Benefits of Private LTE Networks in IoT Testing Environments

Eseye author


IoT Hardware and Connectivity Specialists


In many ways, testing is the most crucial stage of the design life cycle. IoT devices need to perform seamlessly as soon as the end user opens the box, but it’s difficult — sometimes impossible — to test every use case scenario on a public LTE network.  

Often IoT devices are manufactured in countries with no public LTE bands in common with the country of deployment, and third-party test labs are an expensive way to discover problems that could have been caught in QA. 

On the other hand, a custom, private LTE network allows for infinite testing configurations in a secure, controlled environment. Private networks reduce project risk, expedite development and ultimately deliver a better consumer experience.

Paul Marshall, Eseye’s CCO and one of the company’s co-founders, joined Eseye Solutions Architect Director Marco Parmegiani on a recent webinar about the real-world applications of private LTE network testing. Not only does a private network overcome many of the challenges of stress testing and measuring device performance, but it also provides the controls to remove any ambiguity over test results. 

As regulatory demands for IoT device testing become more stringent, private networks will likely be a necessity for large-volume production. Here are five business advantages for company leaders to consider. 

Navigating the IoT device certification process is a confusing web of regulatory requirements and telecom provider specifications. In particular, approval from the PCS Type Certification Review Board (PTCRB) is mandatory for devices on member cellular networks, and certifications require comprehensive testing at PTCRB-approved labs. Some networks, including Verizon, have their own processes for open development device certification.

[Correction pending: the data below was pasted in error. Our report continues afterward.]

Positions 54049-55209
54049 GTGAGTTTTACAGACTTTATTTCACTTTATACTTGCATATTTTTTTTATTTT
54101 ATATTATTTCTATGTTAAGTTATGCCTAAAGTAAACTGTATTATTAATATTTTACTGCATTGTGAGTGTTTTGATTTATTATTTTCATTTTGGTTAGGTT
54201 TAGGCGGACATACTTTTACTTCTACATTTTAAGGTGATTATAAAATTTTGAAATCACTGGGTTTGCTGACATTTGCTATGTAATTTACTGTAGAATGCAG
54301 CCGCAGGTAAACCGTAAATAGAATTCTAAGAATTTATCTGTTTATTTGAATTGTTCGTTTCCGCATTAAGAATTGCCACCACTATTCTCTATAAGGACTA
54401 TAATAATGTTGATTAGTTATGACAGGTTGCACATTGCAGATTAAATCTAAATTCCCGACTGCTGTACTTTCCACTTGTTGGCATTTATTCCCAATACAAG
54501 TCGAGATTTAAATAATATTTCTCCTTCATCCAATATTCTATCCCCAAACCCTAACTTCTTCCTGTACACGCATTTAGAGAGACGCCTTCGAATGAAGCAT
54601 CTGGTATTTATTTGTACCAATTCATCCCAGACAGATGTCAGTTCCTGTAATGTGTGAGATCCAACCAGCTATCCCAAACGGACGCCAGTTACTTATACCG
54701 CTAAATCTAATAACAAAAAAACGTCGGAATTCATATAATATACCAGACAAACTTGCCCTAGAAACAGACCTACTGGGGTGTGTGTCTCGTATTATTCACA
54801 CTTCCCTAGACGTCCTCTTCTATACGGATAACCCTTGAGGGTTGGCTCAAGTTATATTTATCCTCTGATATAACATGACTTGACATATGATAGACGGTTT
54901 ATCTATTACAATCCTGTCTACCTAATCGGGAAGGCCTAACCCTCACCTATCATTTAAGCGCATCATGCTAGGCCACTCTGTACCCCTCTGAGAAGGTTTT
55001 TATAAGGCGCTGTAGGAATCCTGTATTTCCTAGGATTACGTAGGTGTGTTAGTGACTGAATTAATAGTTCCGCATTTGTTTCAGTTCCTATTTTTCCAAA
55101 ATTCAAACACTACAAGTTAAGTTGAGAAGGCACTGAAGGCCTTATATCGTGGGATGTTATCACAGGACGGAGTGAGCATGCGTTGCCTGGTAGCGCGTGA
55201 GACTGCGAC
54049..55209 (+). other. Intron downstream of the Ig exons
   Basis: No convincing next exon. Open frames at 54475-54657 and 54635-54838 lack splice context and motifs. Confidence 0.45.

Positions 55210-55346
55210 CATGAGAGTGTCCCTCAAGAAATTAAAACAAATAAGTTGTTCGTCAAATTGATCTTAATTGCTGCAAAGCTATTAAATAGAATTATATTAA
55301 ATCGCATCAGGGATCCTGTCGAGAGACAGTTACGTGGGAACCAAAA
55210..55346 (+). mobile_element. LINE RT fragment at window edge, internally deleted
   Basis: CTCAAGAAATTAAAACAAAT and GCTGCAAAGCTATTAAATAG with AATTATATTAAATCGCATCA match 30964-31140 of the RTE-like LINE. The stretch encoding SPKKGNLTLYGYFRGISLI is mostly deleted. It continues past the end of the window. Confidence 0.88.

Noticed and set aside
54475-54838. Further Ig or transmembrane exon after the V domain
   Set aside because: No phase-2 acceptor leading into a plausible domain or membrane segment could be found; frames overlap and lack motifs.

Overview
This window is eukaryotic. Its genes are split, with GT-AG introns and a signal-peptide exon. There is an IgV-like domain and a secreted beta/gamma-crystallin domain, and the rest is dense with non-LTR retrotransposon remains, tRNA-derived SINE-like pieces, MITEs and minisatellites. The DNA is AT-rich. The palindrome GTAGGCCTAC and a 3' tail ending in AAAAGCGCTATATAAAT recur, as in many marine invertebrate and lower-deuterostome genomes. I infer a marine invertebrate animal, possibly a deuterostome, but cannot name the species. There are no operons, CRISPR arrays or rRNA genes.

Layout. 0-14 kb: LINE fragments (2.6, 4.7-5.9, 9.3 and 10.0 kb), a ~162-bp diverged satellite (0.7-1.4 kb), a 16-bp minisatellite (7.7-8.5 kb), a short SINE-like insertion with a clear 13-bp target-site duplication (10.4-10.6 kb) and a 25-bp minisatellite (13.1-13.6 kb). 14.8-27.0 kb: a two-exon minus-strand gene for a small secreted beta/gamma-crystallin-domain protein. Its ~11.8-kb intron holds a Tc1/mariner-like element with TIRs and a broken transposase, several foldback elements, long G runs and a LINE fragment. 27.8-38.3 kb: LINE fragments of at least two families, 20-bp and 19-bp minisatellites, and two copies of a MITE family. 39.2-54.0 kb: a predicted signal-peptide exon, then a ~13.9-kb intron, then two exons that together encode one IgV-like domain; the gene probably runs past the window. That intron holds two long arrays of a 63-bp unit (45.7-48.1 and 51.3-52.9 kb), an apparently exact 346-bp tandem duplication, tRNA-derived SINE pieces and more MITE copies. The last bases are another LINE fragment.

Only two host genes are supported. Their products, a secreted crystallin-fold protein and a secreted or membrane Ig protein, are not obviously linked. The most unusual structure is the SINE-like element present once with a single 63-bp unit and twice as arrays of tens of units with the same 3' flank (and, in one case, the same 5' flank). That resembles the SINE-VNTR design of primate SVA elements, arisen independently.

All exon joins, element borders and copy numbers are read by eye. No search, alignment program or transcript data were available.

Device developers, of course, are the ones picking up the tab for access to the required testing facilities.

“Actually taking a device to the test house and then finding that there’s an issue and having to take it away, that can potentially be not only very expensive, but it can also lead to delays because, to get back in the lab, you’ve got to wait for another vacant slot,” Paul advises. 

Regulatory requirements are likely to increase in the future — the European Cyber Resilience Act is one such framework expected to impact manufacturers in the next few years.  

Investing in a private network now will give companies the ability to troubleshoot in every conceivable testing environment prior to scheduling an appointment with a third-party lab. 

Public LTE networks vary in bandwidth and connectivity throughout the day, which in turn affects upload speeds, latency and other performance metrics on an IoT device. When testing, there’s no way to control these parameters on a public network. If an error occurs under certain conditions, testers may not be able to replicate the bug or collect sufficient data as to what went wrong. 

In contrast, a private network gives complete control over the testing environment and allows for different iterations of the same corner cases — those problems that occur outside of normal operating conditions.

“Private networks remove any ambiguity over test results because a test can be repeated in exactly the same conditions,” Paul says. This applies not only to device connectivity but also its battery life.